An in-memory database is a database management system that uses a computer’s memory as a data store. An In-Memory Database is a type of analytical database, which is a read-only system that stores historical data about indicators for business intelligence/business analytics (BI/BA) applications, usually as part of a data store or data mart. These systems enable users to run queries and reports on the information contained, which is updated regularly to incorporate recent transaction data from an organization’s operating systems.
The traditional database management systems use hard disk drives as a data store. A computer’s memory provides much faster access speeds than hard drives, and also the access to algorithms are simpler. As a result, in-memory databases are much faster and their access times are more predictable than those of disk-access. However, memory is much more expensive than disk space, so the individual computer usually has much less of it. However, if a database needs high storage capacity, grid computing can overcome this barrier for in-memory databases.
Because in-memory databases store their data in volatile memory, which it loses in the event of system crashes, they do not easily meet the requirement for persistent storage (persistence) of completed transactions. Many in-memory databases help this and achieve less or more persistence in data storage using the following methods:
- Snapshot files store the state of the database at specific times, such as at scheduled intervals or when the database is controlled to shut down. However, all changes since the most recent snapshot may still be lost in this process.
- Additional log files also reflect recent changes to the database. The most recent snapshot and the log of the changes that have been made in the meantime can be used to automatically restore the last valid state of the database.
- Use of non-volatile RAM, usually realized as a combination of conventional volatile RAM with energy storage, guarantees the receipt of the data even when the system is restarted.
- Highly available In-memory databases ensure durability by replicating and failover to a traditional database.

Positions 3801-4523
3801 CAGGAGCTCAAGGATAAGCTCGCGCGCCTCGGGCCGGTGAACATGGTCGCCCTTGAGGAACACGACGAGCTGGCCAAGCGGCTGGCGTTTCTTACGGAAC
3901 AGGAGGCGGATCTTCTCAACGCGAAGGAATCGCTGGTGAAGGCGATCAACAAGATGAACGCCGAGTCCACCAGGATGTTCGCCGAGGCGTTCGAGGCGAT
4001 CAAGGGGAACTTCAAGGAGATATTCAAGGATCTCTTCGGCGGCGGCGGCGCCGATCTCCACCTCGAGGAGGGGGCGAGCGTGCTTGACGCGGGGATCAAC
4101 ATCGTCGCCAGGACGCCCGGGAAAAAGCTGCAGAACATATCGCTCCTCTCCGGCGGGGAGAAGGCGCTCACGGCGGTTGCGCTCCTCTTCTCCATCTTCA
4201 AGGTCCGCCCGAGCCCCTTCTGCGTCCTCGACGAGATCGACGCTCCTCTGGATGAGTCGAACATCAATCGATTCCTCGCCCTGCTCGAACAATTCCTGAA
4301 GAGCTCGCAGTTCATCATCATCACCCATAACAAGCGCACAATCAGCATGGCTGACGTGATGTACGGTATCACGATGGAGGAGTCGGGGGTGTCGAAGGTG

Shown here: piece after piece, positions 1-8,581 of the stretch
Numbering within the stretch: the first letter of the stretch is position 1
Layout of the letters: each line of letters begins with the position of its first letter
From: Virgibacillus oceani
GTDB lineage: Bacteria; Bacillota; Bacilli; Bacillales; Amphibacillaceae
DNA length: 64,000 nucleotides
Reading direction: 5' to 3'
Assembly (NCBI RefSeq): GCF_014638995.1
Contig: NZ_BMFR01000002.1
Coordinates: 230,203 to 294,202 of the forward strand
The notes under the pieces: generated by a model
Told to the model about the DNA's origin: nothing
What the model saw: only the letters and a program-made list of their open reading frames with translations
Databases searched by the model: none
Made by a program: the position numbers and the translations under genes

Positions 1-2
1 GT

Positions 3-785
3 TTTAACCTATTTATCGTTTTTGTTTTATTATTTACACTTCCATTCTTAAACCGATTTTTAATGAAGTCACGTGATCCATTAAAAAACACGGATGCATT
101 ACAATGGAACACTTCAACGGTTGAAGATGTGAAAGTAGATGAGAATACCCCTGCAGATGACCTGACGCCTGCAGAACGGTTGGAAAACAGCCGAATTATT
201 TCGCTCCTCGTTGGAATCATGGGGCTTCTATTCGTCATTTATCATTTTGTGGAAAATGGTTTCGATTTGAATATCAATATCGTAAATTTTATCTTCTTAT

Some in-memory databases can make parts of the data more or less persistent if desired. This saves you the hassle of backing up data that is easy to recover or that is useless after a system crash.
There are a number of commercial and open source implementations of in-memory databases. These include, Apache Derby, Apache Ignite, IBM Informix, SAP HANA, MySQL (cluster server for a distributed in-memory database) etc.
Hybrid In-Memory Databases
Hybrid in-memory databases are database systems that can store data in both memory and hard drives. These make it possible to achieve the appropriate balance between performance, cost, durability and form factor during operation.
Final Words on In-Memory Databases
The term in-memory database is not very clear. Traditional databases also typically use memory to avoid slow IO access, such as to a hard drive. Depending on the configuration of the system, the entire database can also be kept in memory. Furthermore, for the speed of a database system, the data or index structure is usually more important than the access speed of the storage medium. Only optimizing these data structures to memory without structures for IO access is a difference from traditional databases.
High speeds in in-memory databases are partly due to limiting persistence and consistency capabilities. This is legitimate for databases primarily intended for reading access, but problematic for other use cases. To compensate for these problems, some products such as Redis and MySQL are also often combined, and in-memory databases then serve the purpose of a cache.